Erica: Greenhouse Plants

C – cool, minimum of 7°C (45°F)

Family: Ericaceae

Cool house Ericas are known as the Cape Heaths as most of them originate from South Africa. They are delightful small autumn and winter flowering shrubs which will do well if kept cool and moist never allowing the compost to become dry. They dislike lime so when potting choose a lime-free peat-based compost with plenty of sharp sand. During summer they can be temporarily moved to a cool shady spot outside. Most commonly grown is Erica X hyemalis. This has very fine lime-green foliage and quite large bell-shaped flowers of pink and white. Although it tends to be sold as a houseplant which is discarded after flowering, there are distinct benefits in adding it to a greenhouse display; flowers will last longer and with care the plant can be grown on from year to year in the cooler atmosphere. E. gracilis has rosy-red flowers although there is a white flowered form. This will grow to 45 cm (18 in) tall. E.pageana is a tall shrub of 1-1.2 m (3-4 ft). It produces bell-shaped yellow flowers during autumn. My favourite is E. canaliculata which is another tall one with pure white or occasionally pinkish flowers and black stamens.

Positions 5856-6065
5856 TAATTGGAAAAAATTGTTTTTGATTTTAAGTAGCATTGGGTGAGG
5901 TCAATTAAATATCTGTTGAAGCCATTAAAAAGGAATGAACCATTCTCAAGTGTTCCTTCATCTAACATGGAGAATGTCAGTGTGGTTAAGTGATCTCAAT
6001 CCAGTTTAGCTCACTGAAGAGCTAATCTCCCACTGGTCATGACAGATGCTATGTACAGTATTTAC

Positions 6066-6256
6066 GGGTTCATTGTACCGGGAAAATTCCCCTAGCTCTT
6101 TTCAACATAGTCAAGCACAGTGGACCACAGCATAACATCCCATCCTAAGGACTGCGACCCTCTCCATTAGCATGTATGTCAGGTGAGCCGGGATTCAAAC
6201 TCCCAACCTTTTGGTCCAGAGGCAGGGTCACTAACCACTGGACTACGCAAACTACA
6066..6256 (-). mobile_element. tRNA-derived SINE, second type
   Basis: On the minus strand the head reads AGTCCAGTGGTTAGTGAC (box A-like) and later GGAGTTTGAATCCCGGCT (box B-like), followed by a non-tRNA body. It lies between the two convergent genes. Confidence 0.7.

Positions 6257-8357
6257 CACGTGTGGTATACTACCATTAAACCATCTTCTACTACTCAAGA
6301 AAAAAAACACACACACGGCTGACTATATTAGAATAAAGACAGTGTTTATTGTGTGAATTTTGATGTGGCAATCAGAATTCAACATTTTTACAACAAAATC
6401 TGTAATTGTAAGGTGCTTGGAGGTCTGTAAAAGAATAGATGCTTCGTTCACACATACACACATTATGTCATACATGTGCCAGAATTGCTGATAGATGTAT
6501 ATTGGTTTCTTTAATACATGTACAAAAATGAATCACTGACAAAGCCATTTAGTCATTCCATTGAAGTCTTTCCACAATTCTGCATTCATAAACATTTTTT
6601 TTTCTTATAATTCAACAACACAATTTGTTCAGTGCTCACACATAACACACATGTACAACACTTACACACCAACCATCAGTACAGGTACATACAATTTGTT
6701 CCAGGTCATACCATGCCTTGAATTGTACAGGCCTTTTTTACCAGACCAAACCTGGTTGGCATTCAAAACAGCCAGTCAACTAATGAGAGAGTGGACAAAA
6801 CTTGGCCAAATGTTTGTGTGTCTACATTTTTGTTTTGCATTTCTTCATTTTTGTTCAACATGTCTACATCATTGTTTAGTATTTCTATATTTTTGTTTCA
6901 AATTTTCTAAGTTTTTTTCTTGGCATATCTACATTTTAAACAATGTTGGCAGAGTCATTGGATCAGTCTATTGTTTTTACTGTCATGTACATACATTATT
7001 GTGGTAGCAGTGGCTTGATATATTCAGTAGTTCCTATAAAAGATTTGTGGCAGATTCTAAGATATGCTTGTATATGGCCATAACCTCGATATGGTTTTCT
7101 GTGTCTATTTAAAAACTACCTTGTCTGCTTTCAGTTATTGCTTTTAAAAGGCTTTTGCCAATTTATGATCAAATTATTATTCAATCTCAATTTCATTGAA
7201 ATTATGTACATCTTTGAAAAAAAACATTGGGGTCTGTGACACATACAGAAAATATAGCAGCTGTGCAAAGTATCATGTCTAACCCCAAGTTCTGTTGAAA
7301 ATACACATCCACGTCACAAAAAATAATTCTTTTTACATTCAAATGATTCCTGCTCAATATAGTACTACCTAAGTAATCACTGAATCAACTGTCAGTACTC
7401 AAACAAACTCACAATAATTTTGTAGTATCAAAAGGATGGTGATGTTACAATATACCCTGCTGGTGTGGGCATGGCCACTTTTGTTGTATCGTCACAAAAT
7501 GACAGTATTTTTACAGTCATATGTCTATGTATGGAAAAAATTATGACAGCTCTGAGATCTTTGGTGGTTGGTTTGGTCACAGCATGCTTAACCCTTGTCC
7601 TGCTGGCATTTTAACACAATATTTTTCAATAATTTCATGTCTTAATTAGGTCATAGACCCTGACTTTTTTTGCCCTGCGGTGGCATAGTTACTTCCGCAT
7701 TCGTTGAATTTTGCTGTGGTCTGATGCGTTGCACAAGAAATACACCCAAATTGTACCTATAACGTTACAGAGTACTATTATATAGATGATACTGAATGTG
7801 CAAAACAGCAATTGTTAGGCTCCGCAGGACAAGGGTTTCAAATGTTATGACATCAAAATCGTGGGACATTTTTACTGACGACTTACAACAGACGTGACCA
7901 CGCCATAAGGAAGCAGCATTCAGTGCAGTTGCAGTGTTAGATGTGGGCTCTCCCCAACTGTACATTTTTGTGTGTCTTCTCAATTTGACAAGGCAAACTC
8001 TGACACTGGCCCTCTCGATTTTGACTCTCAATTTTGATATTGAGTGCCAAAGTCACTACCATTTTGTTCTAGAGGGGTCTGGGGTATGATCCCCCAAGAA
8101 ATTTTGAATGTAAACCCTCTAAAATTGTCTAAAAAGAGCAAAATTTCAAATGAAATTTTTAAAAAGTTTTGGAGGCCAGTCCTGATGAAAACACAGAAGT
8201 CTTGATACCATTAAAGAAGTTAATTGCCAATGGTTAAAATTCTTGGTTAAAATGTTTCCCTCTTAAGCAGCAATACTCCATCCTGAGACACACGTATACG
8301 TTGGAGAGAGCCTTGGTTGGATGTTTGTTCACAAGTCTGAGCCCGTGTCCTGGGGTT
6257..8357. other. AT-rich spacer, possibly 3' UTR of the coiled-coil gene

The species with soft shoots should be cut back after flowering each year. The shrubbier woodier species however, do not respond so well to pruning and are best left. Seed sown during spring in a peat-based seed compost takes at least a month to germinate and must have light. It is a good idea to incorporate some soil from where heathers grow naturally into their compost at potting up time. Cuttings 2.5-5 cm (1-2 in) long of lateral growths from near the base of the shoots can be taken in summer.

14. July 2013 by admin
Categories: Tips and Advice | Comments Off on Erica: Greenhouse Plants

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